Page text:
Seven Strange & Ghostly Tales

by Brian Jacques

Paperback, 1996

Status

Available

Local notes

PB Jac

Barcode

1000

Genres

Publication

Puffin Books (1996), Edition: Reprint, 144 pages

Description

A collection of seven creepy stories.

Language

Original language

English

Physical description

144 p.; 5.1 inches

User reviews

LibraryThing member TigerLMS
As the title suggests, this is a collection of seven short stories, each with an element of spookiness or of the otherworldly sort. Many of the tales offer moral underpinnings; don't lie, don't steal, don't ruin things with graffiti. Perhaps my favorite story of the bunch involves a young man who
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believes he can outsmart everyone by leaving his graffitied name-- an anagram of his real name-- anywhere he wishes, including on ancient artifacts in the town's museum. This collection is appropriate for upper elementary through junior high, although with a more targeted cover the book would conceivably hold the interest of some high schoolers.
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LibraryThing member datrappert
My seven year old daughter insisted I read this. She seems intent, after starting with Redwall, of reading everything the author has written. Jacques is a good writer (other than the simplistic poems that introduce each tale, which are in stark contrast with the general sophistication of his style)
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and a couple of these stories are indeed pretty ghastly and may be beyond the understanding of younger readers: A girl thief learns the consequences of stealing a treasure from a WW II survivor ("Allie Alma"); and a little girl lives with her despicable uncle, some nice ducks, and a strange presence beneath the lake ("Bridgey"). A couple are mostly silly and humorous, such as one about a boy who lies constantly selling his soul to the devil ("The Lies of Henry Mawdsley"). The next-to-last story in the book, "The Sad History of Gilly Bodkin" is the most satisfying to me as it seems to achieve exactly what it sets out to do and is quite touching in the bargain. Most of the other stories, while enjoyable, still feel like Jacques is holding back, knowing that he is writing for a younger audience. While he certainly doesn't hesitate to use some unusual words and have characters speak in dialect, the doesn't always plumb the depths of the horror he could have found in some of these stories.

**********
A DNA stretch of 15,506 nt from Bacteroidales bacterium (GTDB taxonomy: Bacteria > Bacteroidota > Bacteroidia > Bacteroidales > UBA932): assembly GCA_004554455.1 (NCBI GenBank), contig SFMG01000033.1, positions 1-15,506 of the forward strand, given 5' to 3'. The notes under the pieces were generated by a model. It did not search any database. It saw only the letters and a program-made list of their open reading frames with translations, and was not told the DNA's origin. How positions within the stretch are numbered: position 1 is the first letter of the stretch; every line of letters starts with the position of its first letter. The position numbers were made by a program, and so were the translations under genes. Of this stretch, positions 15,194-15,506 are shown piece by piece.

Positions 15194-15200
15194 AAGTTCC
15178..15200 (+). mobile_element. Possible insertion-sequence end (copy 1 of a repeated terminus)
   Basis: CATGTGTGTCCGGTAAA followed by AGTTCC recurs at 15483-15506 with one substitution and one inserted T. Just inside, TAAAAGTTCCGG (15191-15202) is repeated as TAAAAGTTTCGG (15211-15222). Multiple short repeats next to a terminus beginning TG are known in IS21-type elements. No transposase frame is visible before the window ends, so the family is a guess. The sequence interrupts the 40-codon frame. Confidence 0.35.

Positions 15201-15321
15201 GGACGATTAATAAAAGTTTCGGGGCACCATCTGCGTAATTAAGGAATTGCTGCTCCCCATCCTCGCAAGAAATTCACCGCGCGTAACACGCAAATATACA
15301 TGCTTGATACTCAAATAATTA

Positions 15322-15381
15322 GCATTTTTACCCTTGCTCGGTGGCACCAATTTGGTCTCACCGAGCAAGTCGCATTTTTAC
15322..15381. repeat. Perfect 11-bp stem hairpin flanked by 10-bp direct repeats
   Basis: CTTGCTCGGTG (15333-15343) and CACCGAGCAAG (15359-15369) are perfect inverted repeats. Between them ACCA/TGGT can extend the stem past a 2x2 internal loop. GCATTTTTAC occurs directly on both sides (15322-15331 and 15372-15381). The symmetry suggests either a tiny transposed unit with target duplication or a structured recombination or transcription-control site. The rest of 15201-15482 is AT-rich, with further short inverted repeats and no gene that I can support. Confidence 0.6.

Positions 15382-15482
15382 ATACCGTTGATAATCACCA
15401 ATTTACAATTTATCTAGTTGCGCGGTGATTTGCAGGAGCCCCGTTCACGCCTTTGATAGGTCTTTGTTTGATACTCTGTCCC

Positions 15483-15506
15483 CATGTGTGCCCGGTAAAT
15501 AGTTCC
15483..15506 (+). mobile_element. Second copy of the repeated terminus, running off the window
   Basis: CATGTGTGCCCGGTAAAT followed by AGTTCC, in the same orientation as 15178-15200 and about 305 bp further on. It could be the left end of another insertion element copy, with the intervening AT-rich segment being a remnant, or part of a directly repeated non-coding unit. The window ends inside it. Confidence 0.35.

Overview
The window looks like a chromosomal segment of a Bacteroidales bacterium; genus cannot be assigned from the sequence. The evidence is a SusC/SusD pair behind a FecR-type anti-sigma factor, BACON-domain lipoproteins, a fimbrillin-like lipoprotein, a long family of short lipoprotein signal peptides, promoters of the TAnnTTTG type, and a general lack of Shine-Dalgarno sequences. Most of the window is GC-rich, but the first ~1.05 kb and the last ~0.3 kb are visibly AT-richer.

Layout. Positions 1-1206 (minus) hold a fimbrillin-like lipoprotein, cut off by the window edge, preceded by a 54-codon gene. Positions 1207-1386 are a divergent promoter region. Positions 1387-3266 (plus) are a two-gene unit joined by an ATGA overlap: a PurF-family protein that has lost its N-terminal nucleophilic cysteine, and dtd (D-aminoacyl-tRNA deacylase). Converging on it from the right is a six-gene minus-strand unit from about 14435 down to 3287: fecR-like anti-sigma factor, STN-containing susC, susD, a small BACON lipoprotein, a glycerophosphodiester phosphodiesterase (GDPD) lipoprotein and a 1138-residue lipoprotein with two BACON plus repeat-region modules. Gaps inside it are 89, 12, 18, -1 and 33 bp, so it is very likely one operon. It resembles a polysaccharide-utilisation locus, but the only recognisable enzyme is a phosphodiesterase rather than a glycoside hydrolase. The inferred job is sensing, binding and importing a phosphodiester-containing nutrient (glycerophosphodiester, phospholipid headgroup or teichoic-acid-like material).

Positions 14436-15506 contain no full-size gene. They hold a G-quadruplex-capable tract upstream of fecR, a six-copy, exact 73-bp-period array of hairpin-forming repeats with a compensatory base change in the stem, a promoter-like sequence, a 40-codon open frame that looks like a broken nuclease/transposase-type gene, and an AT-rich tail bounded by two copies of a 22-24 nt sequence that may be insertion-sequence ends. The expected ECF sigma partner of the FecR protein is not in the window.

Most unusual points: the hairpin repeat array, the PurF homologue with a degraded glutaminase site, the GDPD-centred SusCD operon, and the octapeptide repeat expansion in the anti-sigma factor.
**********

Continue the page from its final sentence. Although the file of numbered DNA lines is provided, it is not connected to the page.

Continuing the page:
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LibraryThing member JalenV
Seven Strange & Ghostly Tales is a children's book. The tales are as follows:

'The Fate of Thomas P. Kanne': a museum caretaker attendant is determined to put a stop to a prolific graffiti artist.

'Jamie and the Vampires': Jamie's gang dare him to sit in front of what they claim is a vampire's tomb.
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For my edition, this is the cover story, although the boy on the cover looks a bit cleaner than Jamie is described inside.

'Allie Alma': when she's being 'Alma', young Ms. Budleigh is a very good girl, but when she's being 'Allie,' watch out!

'The Lies of Henry Mawdsley': Henry would rather lie than tell the truth, then he meets the Father of Lies.

'Bridgey': little Bridgey has been living with her abusive alcoholic uncle since her parents died. He thinks the ducks are her only company besides himself.

'The Sad History of Gilly Bodkin': Poor Gilly wants so much to taste a sweetmeat (candy). How long must he wait?

'R. S. B. Limited': the three bullies are demanding money and Jonathan can't pay -- what will they do to him?

Each story has a poem on the page before it starts. I think the one that's a riddle is the best. The stories are better than the poems. Three of the seven are comic encounters with the supernatural. The other four fall into the 'cautionary tales' category -- think Der Struwelpeter (or Shockheaded Peter). Do not imitate those jerks or their awful fates might be yours!

The author is British and I suspect some effort has been made to Americanize the stories in this Avon reprint because of the use of American spellings instead of British. In the last story the money is still described as 'pounds' instead of dollars, but I think the bullies may have been originally described as sixth formers (usually 16 to 18 years old) rather than sixth-graders (usually 12 years old).

Good for kids who like ghost stories and not bad for adults who still enjoy children's books.
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Pages

144

Rating

(24 ratings; 3.3)
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